Where to stay?
If you have the funds to stay in campgrounds or motels, call months in advance and make reservations. Plan on forking out $40.00 to $50.00 per night to stay in a campground, $100.00 and up to stay in a motel. If you're like me—out for a long trip—and can't afford to pay to spend the night somewhere, consider stealth camping as an option. Wooded areas along US 1 offer concealment in Key Largo, Marathon, Big Pine, and Big Coppitt, and that's where I stayed during my journey down, then again on my way back up.
Is it safe cycling?
The route is a mix of sidewalks, shoulders, fishing piers, and bike paths, and I felt safe with the exception of some of the bridges. While these bridges had wide shoulders, they also had low parapets, the tops of which were below my center of gravity. The potential for going over the side forced me to the left, away from the parapets and toward the roadways, in effect narrowing the shoulder by half. Keys' traffic can be fierce, and cycling so close to the roadway without the option of veering to the right was more than a little unnerving.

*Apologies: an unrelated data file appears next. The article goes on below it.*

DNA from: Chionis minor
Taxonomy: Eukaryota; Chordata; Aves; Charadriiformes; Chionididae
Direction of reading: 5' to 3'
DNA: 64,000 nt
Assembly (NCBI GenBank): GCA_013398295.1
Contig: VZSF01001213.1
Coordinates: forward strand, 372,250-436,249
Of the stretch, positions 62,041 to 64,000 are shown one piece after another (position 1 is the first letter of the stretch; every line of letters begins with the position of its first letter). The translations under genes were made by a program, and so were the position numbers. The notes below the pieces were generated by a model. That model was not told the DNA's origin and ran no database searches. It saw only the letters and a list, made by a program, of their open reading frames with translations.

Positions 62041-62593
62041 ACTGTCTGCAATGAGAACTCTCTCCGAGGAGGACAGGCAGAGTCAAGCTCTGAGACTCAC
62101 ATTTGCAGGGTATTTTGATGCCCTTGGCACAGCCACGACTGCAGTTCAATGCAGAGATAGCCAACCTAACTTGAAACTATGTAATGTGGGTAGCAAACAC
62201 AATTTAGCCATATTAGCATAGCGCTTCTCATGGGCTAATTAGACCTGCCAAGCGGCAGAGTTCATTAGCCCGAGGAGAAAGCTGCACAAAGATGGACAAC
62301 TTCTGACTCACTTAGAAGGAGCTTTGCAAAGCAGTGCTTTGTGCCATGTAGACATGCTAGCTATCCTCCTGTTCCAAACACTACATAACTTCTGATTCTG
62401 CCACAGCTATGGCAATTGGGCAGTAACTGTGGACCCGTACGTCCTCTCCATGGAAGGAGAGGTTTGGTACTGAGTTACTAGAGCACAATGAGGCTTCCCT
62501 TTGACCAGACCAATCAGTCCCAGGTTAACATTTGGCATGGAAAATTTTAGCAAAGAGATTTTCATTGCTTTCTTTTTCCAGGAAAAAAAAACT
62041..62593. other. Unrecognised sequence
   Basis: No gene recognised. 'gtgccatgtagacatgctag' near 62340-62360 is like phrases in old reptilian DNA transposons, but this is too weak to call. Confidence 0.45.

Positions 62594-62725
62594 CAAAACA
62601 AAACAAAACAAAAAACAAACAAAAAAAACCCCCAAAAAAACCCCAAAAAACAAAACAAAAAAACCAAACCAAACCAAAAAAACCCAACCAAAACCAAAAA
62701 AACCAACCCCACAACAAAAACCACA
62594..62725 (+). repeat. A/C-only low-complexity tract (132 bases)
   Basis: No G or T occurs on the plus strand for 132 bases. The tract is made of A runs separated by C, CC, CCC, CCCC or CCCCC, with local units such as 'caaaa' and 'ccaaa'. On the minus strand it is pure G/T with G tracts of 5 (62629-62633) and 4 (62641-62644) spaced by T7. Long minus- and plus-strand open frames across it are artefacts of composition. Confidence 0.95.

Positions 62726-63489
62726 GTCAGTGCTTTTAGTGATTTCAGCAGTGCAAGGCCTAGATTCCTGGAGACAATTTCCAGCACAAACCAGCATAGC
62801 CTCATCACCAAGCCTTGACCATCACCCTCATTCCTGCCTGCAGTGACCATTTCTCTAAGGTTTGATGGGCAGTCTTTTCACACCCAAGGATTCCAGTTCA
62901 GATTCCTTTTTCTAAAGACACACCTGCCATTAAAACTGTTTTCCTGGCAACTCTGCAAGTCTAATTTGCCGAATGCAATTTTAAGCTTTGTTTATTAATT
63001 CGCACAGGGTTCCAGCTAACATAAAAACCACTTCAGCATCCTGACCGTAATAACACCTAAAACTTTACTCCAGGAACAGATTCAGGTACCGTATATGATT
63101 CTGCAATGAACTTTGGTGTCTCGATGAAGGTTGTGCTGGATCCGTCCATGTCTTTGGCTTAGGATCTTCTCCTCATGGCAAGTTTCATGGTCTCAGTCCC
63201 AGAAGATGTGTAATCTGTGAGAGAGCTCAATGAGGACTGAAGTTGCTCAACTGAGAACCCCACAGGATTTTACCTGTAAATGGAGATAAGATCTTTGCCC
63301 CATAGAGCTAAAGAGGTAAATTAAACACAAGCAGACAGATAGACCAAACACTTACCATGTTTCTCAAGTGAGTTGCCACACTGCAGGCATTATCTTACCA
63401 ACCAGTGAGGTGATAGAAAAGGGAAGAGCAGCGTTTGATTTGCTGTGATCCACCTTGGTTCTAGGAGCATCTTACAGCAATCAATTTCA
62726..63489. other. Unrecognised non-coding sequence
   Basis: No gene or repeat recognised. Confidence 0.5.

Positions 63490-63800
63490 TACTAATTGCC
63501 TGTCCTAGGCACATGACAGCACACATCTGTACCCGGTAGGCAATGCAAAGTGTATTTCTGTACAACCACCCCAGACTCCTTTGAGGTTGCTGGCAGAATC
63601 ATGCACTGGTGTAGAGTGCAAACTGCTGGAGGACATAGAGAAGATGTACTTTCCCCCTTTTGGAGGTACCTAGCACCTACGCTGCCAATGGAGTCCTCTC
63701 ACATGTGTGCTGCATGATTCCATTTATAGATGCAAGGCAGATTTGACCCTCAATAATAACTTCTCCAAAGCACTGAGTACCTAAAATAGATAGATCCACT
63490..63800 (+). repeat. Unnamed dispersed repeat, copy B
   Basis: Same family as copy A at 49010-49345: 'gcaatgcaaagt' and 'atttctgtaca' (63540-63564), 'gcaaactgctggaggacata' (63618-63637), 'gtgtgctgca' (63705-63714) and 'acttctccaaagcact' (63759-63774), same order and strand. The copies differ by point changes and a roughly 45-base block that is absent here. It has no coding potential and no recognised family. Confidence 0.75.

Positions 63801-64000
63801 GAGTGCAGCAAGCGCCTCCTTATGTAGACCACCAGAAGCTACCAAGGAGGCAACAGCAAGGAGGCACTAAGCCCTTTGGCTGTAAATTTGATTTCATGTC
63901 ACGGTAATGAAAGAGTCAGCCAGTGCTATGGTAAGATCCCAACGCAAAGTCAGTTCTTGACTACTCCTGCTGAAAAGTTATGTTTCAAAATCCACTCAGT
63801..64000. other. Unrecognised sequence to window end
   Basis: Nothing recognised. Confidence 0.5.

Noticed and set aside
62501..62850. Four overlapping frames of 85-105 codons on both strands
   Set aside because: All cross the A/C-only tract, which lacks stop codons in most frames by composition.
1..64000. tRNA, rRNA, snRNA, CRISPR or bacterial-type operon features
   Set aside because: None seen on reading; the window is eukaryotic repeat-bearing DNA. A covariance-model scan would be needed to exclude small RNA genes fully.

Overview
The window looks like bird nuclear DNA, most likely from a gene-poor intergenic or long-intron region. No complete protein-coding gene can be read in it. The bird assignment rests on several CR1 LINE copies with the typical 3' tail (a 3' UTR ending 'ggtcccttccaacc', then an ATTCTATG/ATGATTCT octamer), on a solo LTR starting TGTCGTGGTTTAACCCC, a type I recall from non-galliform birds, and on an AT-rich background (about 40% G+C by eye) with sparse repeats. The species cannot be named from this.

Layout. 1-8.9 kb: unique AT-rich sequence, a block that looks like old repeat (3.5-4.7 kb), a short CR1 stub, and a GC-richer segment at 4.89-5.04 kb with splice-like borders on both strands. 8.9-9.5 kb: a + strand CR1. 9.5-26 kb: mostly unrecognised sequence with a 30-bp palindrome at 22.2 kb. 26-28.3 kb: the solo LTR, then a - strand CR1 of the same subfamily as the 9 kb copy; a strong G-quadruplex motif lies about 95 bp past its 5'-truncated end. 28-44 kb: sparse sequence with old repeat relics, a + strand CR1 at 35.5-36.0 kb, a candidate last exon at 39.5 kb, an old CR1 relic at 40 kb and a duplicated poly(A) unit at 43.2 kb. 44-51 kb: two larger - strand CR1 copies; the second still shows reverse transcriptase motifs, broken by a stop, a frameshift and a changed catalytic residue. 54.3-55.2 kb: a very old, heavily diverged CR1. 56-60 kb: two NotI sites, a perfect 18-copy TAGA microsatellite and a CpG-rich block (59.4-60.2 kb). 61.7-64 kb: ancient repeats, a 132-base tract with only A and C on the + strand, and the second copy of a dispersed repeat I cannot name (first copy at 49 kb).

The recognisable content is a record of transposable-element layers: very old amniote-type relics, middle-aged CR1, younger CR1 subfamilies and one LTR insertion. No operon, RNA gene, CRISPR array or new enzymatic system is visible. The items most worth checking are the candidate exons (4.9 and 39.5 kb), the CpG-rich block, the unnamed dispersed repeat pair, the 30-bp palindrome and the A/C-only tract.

Where to get water?
Most of the convenience stores have no knobs on their outside spigots, so get your water at the drinking fountains in the city parks or buy gallon jugs from the grocery stores.
|Bob is made of sponges. (Keys' humor)|
When to go?
To avoid the heat, cycle this route in the winter months if possible.
If I need repairs, can you recommend a bike shop?
There are a number of bike shops, but I only stopped at two. The owner of Big Pine Bicycle Center is a great guy, and he will go out of his way to help you. All Keys Cycles in Key Largo is another standout shop.
Did you find anywhere to shower?
I paid $2.50 to enter John Pennekamp Coral Reef State Park, swam at their beach, then rinsed off under one of their outdoor showers. The gift shop has WIFI, an unexpected bonus.